term for a fractal
shape generated by successively removing the central section, at a smaller level on each iteration
The one-dimensional gasket is called the Cantor dust or the Cantor ternary set (it's noded under the second name).
The two-dimensional gasket is called the Sierpinski triangle if triangular, or the Sierpinski carpet if square, and either of them can be called the Sierpinski gasket, because they look like mechanical gaskets whether they're triangular or square, and that's why I've chosen this as the general name.
The three-dimensional analogue is called the Menger sponge, though it is equally possible to have a triangular one, which would then be called a Menger pyramid, I suppose. I don't know of a general term for higher-dimensional ones, but I've seen hypergasket, which seems as good as any.
The Cantor dust is formed by taking a line segment, removing the middle third, leaving two separate parts, then removing the middle third of each of those, leaving four separate parts. Clearly as this process iterates to infinity, the individual parts accumulate in number exponentially and their individual lengths vanish exponentially to zero. The final result is a set of measure zero having uncountably many points, none connected to any other.
The Sierpinski triangle is formed by taking a triangle, removing the middle triangle of four leaving three touching at their vertices, and so on down. Clearly, as we iterate, every remaining solid region gets its centre punched out, and the end result is a path connected gossamer web of zero area.
The Sierpinski carpet follows the same procedure, removing the middle one-third-size square from a square, leaving the solid shape formed from the remaining eight squares. Each of these eight then gets its middle third (or more accurately, middle ninth) removed. The end result at infinity is, like the Sierpinski triangle, path-connected and of zero area. But there's a difference. We'll get to that in a moment.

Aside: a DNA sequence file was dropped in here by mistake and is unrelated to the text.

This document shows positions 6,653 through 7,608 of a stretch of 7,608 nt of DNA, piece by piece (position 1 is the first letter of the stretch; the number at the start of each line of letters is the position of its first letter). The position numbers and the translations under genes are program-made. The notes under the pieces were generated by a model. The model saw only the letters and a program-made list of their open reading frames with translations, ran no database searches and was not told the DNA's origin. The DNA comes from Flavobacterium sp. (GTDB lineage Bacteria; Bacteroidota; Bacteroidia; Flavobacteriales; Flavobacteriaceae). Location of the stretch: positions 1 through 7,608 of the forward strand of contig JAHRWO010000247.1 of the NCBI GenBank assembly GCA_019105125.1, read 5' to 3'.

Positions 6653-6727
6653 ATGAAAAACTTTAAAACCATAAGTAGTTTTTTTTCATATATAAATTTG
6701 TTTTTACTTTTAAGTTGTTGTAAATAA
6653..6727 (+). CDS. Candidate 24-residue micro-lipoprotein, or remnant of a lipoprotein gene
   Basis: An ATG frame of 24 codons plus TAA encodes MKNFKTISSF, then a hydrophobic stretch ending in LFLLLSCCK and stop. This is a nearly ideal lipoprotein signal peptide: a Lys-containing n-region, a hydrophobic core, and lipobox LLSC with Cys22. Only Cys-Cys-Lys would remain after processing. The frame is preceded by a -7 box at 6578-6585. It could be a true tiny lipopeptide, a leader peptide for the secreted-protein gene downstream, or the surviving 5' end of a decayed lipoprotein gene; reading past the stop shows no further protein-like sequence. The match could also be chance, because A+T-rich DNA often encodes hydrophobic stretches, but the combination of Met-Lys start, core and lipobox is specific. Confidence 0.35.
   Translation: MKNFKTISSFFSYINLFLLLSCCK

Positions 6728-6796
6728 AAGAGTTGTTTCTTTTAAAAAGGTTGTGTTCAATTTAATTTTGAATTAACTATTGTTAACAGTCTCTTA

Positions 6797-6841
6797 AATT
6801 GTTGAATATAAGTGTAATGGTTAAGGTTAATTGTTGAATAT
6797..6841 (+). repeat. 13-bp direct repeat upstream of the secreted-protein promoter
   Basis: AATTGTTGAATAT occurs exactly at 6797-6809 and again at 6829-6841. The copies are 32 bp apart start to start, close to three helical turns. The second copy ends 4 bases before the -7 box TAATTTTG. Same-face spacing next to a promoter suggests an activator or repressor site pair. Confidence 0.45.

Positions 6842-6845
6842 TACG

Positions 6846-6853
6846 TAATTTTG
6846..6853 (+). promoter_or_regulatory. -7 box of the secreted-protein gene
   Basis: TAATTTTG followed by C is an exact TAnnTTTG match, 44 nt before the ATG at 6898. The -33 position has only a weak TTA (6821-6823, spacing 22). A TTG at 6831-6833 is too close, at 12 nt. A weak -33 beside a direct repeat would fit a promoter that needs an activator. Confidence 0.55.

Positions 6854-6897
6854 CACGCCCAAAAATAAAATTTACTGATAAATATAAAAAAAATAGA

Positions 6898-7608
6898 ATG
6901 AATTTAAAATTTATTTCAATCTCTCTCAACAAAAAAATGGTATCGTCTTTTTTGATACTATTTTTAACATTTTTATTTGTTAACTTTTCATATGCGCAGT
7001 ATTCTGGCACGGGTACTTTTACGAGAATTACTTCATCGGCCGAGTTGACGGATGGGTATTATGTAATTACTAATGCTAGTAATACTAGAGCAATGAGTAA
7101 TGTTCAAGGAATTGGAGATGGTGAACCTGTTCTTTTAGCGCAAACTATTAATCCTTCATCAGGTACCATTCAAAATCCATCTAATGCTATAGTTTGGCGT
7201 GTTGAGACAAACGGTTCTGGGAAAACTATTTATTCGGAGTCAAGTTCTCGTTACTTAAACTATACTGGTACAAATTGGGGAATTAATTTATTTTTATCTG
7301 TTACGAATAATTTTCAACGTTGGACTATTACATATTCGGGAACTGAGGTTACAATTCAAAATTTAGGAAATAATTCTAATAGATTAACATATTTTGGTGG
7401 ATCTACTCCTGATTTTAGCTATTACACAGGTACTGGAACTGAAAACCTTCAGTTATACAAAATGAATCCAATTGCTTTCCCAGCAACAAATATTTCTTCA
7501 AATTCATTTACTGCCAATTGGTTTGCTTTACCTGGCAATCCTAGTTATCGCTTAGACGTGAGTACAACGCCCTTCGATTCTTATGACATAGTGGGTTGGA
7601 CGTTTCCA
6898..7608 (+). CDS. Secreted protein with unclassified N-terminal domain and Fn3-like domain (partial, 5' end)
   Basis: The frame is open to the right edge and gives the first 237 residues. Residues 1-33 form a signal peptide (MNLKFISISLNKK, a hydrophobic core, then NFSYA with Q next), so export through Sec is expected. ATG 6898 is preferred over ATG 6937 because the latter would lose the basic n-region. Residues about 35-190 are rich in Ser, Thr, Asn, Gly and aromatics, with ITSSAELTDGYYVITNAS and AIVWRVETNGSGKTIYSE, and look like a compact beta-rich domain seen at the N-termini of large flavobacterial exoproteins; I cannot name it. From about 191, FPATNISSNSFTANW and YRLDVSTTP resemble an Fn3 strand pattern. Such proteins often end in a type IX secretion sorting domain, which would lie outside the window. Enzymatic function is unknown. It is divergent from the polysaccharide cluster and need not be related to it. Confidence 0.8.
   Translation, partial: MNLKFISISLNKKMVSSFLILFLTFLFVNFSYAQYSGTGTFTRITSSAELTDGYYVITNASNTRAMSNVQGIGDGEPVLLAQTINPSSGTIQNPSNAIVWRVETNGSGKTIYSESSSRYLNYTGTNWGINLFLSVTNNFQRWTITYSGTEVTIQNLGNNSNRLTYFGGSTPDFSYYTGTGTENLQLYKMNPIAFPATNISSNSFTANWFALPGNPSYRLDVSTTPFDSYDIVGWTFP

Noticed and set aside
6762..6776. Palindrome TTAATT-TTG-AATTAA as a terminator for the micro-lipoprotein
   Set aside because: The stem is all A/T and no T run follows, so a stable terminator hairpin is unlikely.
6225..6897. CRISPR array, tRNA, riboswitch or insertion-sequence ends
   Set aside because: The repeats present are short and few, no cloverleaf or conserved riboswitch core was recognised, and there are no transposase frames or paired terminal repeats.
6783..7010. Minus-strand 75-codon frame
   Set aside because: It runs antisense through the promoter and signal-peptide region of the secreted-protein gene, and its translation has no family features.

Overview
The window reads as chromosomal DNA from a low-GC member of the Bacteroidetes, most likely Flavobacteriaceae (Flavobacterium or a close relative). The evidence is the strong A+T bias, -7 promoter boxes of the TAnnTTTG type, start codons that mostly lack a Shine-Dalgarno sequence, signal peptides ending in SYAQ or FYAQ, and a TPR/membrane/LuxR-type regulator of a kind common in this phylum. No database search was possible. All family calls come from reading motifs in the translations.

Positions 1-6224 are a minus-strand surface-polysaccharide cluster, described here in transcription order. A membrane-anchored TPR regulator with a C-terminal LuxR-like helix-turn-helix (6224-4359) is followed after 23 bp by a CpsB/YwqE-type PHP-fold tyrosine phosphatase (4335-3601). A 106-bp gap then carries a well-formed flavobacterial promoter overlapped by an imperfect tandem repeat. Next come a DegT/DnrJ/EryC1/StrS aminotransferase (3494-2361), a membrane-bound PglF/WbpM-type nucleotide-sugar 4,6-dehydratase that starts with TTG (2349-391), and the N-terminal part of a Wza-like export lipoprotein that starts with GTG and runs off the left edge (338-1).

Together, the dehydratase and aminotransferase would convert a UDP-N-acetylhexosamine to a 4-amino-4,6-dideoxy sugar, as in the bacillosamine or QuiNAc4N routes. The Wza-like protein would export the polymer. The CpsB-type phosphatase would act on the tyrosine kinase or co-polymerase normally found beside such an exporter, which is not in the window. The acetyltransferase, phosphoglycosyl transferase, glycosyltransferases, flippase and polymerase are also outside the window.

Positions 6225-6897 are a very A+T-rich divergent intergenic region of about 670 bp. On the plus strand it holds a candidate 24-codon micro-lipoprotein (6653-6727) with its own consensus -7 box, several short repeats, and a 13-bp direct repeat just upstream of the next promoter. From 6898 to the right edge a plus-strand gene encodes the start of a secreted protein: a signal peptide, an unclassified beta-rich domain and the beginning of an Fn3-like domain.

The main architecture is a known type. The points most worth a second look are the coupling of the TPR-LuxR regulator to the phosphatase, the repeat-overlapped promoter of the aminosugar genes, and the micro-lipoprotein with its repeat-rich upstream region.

The Menger sponge is the three-dimensional equivalent: you take a cube, remove the cube at the middle with one third the side therefore occupying one twenty-seventh of the volume, and so on, to get a path-connected tracery with no volume.
Now for the difference: that's not how it's usually constructed. The pictures you see of fractals have it made by removing not just the 1/27 central cube, but those six cubes whose faces touch it, so that it's hollowed out from one end to the other whenever you look at any face. Why?
There's only one way of taking the central sections out of the minimal shapes, that's the Cantor dust, the Sierpinski triangle, and the Menger pyramid. But if you start with a square there are two ways you can apply the iterative gapping: take just the central one square of the nine, preserving the connectedness of the remainder, or remove a cross consisting of five of the nine smaller squares, leaving four disconnected corner squares. Either way, you can repeat the process ad infinitum, creating one of two objects, both of which have the original dust-like property of being of measure zero. But the more severe operation of taking out a cross will eventually create a true dust, that is something that is nowhere connected.
Now consider a cube, consisting of twenty-seven smaller cubes. At the next iteration you can remove (a) just the central one cube, or (b) the central cross of seven cubes, leaving a single connected three-dimensional hull, or (c) the three mutually orthogonal central slices, a total of nineteen smaller cubes, leaving the eight disjoint corner cubes. Clearly all three of these constructions iterate to produce a ghostly object of measure zero, but only the third reduces it to a disconnected dust, and the other two are different from each other.
A little secret. Strictly speaking, I just invented the term "fractal gasket". There doesn't seem to be a general term for these things already in existence, or perhaps I just haven't seen it. I was going to put this under gasket but thought that wouldn't get as much exposure, and fractal gasket is a better description.